The delay in implementing measures to check pollution in Calcutta is an issue of grave concern. The only silver lining was the start of the issuance of pollution-under-control certificates. However, Metro's sting operation has unearthed a racket engaged in fiddling with software to generate certificates that are fake. The transport department and pollution control authority will hopefully take stringent action.
Protecting the protector
Apropos the article 'There's a chink in the armour', July 7, it was nice to know that the government would soon enact the Private Security Agencies (Regulation) Bill, 2005. The salient features of the Bill, as described in the article, cover a wide spectrum of security agencies and their clients. It is, however, conspicuously silent on the service conditions of the guards who work for the agencies. The guards are paid a pittance for shouldering grave responsibilities, occasionally at their peril. Moreover, they have to do their duties in constant fear of being sacked. It is also common knowledge that they are made to sign for an amount that far exceeds what they are actually paid. Even the price of the uniform supplied is deducted from their salaries every month. 'Hire and fire' is the credo of the securities business. Appointment letters are seldom issued to the guards, for most of whom, leave with pay is a luxury beyond their wildest dreams. The story of the guards is of endless exploitation. The government has no moral right to play ostrich any longer.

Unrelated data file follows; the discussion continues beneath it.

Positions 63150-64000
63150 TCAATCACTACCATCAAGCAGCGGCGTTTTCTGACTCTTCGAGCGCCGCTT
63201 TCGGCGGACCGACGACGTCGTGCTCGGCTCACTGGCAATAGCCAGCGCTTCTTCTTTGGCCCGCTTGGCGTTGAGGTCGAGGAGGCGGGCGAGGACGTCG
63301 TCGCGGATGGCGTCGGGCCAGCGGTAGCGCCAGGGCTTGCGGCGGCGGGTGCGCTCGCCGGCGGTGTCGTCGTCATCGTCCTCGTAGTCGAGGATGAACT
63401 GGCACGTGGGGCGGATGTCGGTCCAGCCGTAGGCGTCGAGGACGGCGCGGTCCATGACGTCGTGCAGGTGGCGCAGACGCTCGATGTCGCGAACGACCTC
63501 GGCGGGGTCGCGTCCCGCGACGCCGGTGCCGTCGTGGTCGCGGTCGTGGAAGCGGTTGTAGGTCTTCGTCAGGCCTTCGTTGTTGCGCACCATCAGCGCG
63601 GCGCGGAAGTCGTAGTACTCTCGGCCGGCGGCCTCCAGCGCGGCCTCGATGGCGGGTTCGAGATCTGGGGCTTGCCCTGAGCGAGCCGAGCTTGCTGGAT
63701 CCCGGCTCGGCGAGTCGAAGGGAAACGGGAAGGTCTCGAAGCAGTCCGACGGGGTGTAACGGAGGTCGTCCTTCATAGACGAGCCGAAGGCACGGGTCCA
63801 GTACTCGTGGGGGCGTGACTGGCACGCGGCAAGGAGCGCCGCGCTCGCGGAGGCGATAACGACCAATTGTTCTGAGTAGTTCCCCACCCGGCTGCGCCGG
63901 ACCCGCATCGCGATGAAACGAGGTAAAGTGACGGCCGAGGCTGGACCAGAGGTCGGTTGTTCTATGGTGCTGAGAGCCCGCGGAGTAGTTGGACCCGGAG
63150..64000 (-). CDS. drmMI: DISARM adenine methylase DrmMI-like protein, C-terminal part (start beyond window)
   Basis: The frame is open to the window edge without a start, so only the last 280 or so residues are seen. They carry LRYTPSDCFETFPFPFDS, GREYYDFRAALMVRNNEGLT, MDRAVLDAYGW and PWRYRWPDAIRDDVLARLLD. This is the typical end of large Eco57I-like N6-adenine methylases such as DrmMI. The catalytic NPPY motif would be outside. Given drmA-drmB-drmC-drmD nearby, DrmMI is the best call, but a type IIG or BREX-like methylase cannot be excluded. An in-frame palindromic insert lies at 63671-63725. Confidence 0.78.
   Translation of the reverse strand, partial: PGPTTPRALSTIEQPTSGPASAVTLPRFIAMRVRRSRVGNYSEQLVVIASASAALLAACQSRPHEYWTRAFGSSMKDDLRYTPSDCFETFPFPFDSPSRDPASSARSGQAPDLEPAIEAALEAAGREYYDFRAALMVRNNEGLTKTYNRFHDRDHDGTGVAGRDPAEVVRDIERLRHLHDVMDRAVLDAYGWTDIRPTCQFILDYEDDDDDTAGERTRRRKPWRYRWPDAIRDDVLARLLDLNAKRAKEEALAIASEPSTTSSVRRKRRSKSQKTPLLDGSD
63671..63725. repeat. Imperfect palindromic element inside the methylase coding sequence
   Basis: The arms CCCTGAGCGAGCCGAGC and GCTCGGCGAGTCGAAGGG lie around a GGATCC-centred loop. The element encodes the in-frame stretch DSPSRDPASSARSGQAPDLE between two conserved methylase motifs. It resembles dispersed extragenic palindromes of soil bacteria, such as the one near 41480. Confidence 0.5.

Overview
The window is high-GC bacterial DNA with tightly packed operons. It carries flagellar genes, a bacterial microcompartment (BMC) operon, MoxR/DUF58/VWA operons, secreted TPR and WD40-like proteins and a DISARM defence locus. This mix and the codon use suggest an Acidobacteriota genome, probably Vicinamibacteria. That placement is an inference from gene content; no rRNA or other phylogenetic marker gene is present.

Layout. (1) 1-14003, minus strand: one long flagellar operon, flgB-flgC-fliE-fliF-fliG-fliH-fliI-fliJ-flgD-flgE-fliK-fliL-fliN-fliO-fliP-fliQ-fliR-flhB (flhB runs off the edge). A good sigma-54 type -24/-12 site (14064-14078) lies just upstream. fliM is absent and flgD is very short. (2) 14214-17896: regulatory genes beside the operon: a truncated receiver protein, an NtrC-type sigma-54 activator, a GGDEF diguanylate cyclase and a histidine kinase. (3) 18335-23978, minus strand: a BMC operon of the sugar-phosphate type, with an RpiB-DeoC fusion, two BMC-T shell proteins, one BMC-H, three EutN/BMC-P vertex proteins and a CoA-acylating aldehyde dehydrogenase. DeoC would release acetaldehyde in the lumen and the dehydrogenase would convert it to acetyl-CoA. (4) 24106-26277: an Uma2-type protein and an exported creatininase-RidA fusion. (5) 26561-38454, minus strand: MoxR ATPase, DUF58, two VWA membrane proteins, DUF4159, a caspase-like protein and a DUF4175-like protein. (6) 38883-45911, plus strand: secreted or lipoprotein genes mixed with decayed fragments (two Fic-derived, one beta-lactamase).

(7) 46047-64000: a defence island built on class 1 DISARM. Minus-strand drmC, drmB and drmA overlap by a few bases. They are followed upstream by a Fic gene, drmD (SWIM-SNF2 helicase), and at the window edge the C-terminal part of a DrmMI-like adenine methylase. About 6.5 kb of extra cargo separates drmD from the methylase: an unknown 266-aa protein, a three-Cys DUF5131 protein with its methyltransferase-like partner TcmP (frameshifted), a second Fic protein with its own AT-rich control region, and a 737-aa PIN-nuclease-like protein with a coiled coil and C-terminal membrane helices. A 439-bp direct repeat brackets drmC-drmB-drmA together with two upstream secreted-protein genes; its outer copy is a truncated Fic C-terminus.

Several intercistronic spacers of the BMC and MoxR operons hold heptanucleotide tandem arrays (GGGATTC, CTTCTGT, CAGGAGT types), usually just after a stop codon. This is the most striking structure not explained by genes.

Jatindra Nath Bhowmik, Taking wing
It is a healthy sign that a number of foreign airlines are starting operations from Calcutta ('Rock-bottom rates, flights galore', July 12). With competition to capture the city's civil aviation market, the services are destined to improve significantly, while fares will become more competitive. Transport being a key infrastructural requirement, cheap air travel promises to boost the industrialisation process.
Arjun Chaudhuri, Tress talk
Mohesh Chaudhuri Lane.
Apropos the report 'Skin disease caution in lifestyle shift', July 8, colouring of hair has become a trend, cutting across barriers of age. There are many types of hair colour and mehndi available in the market. Experts should advise us on the possible harm to the skin that can be caused by the colouring agents.Can diseases like pemphigus vulgaris result from using hair colours' What are the precautions'
K.B. Goswami, Watchful at the wheel
The state government is doing the right thing by decommissioning bus-drivers who are over 60 ('Young 'n' fit is new state bus mantra', July 7). But what about drivers of private buses and trucks' Also, what about the corruption in the public vehicles department' Many people are granted licences without appearing for tests. Even drivers whose licences have been revoked in other states are coming to West Bengal for obtaining a licence. The government should stop issuing licences to people who do not reside in West Bengal.
Lal Bazar Street.
Letters on reports appearing in Metro may be sent to:
The Telegraph (Metro)
6, Prafulla Sarkar Street
Calcutta - 700 001